PyCon Sweden - Learning Python Programming
I have been teaching programming since somewhere around 2012. I got involved in mentoring students at the university and after that I've experimented with a lot of different ways.
Some of the more traditional teaching I've done via university classes with mass lectures and pair programming sessions, half-day workshops, weekend workshops, summer courses and personal mentoring. And if we expand the concept of teaching a bit, you could add on speaking in and organizing meetups and conferences, streaming on Twitch and blogging.
Read about other panelists (content by PyCon Sweden)
Anna Unger (Data Engineer at Granditude): Three years ago Anna changed her career to tech. In June 2019 she founded the Facebook Developer Circle in Stockholm together with Dalia Hamoda and became thereby an active driver of the Stockholm tech community. In August 2019 she and her team succeeded at the San Francisco's PyTorch hackathon and ended up on 3rd place.
Jessica Shortz (Web Developer, PyLadies Stockholm): After trying her hand at being an attorney, she discovered her passion for computers. Python is currently her favorite language, and she loves engaging with the local tech scene in Stockholm.
Lilian Nandi (Teacher of Computer Science/Head of Department at Northbridge House): Lilian studied Computer Science at high school and did her PhD in Computer Modelling from University College London. She went on to looking at computer applications and programming in the pharmaceutical sector before entering formal teaching for the next generation.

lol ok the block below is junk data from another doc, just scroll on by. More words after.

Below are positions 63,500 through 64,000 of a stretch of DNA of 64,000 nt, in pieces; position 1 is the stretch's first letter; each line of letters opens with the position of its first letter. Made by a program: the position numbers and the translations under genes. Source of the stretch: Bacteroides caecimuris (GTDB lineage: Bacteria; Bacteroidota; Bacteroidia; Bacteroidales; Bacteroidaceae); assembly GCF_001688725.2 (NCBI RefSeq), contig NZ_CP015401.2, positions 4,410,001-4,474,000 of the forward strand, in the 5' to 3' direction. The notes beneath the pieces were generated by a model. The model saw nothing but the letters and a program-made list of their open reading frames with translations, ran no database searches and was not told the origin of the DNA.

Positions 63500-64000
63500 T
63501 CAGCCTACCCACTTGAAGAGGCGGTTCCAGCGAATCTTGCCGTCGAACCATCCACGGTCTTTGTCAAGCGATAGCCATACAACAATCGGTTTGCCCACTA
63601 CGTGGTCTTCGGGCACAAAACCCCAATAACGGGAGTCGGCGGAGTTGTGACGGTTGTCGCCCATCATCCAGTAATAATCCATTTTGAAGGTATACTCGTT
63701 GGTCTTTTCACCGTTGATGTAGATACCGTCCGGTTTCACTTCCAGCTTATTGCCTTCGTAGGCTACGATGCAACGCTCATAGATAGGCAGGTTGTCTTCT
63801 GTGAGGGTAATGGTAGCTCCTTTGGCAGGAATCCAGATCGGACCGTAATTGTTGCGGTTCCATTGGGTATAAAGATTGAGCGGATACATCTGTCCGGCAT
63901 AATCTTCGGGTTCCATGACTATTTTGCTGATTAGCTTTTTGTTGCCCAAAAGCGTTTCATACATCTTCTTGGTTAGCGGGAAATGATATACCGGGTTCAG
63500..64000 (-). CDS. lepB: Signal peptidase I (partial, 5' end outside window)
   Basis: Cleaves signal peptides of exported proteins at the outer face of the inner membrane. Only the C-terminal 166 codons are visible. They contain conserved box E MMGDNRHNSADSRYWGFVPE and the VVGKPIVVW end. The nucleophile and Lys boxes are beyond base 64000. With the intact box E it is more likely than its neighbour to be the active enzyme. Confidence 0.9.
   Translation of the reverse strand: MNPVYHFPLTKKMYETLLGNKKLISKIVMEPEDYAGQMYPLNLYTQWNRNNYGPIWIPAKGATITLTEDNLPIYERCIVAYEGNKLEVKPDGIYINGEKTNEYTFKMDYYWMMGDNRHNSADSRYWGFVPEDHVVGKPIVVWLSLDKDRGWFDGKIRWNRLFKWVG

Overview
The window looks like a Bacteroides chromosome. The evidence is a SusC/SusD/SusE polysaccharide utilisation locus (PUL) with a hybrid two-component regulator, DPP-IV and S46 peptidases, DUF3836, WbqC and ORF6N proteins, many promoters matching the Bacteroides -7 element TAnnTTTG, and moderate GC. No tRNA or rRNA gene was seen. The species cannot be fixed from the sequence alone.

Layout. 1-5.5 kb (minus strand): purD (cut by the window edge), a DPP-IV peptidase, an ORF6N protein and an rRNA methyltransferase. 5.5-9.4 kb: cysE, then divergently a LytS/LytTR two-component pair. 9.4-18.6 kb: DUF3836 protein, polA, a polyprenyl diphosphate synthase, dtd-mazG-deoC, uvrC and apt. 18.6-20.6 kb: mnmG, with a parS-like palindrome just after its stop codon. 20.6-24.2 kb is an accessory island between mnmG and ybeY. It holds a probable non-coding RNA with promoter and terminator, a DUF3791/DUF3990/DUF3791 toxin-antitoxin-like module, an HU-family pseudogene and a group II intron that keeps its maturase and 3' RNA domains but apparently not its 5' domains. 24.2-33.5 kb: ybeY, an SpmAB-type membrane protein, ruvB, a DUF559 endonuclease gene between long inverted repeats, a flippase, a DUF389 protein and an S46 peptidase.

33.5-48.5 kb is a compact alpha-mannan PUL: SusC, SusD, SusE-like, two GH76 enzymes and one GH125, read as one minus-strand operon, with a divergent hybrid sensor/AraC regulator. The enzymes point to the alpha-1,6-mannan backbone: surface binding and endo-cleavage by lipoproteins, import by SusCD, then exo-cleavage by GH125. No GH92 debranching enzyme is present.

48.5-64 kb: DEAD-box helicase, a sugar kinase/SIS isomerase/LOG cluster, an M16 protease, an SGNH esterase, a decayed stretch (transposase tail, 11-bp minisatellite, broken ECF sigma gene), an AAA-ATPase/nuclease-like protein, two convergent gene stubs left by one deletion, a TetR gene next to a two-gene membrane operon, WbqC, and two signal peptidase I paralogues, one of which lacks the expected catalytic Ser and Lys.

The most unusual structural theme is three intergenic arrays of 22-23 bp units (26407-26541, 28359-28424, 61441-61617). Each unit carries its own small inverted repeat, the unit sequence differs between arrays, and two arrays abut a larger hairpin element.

Learning Python programming for beginners
I personally believe that Python is a great language for beginners. But it's also important to note, that you can pick any language when you start and not worry about it. The main concepts in programming are the same regardless of the language and as a beginner, I feel it's more important to just pick one and start learning rather than worrying over the language.
That being said, Python does have a few really nice characteristics that make it great for beginners in my mind. First, it's easy to read and write. It reads quite much like English and with good variable and function names, you can figure out what a code does even before you understand all the mechanics.
Second, it's very versatile. You can use Python to build backend systems for web and mobile, build tools for data science, or write scripts to automate your daily life. That versatility offers developers easier way to choose what they want to do later in their career with bit less work on learning new languages and paradigms.
Third, the ecosystem and community is great. There are so many good libraries so you don't have to reinvent the wheel. The Internet is also full of guides, tutorials, blog posts and Stack Overflow posts about Python so it's easy to find information you need.
The great thing in 2019 is that there are so many ways to learn programming. In addition to traditional degree programs in colleges and universities, you can learn for free from sites like Youtube, Codecademy or Coursera. There are also local programming groups that come together to learn in peer-to-peer way with or without teachers and you can always also start your own group. Learning together with friends is fun!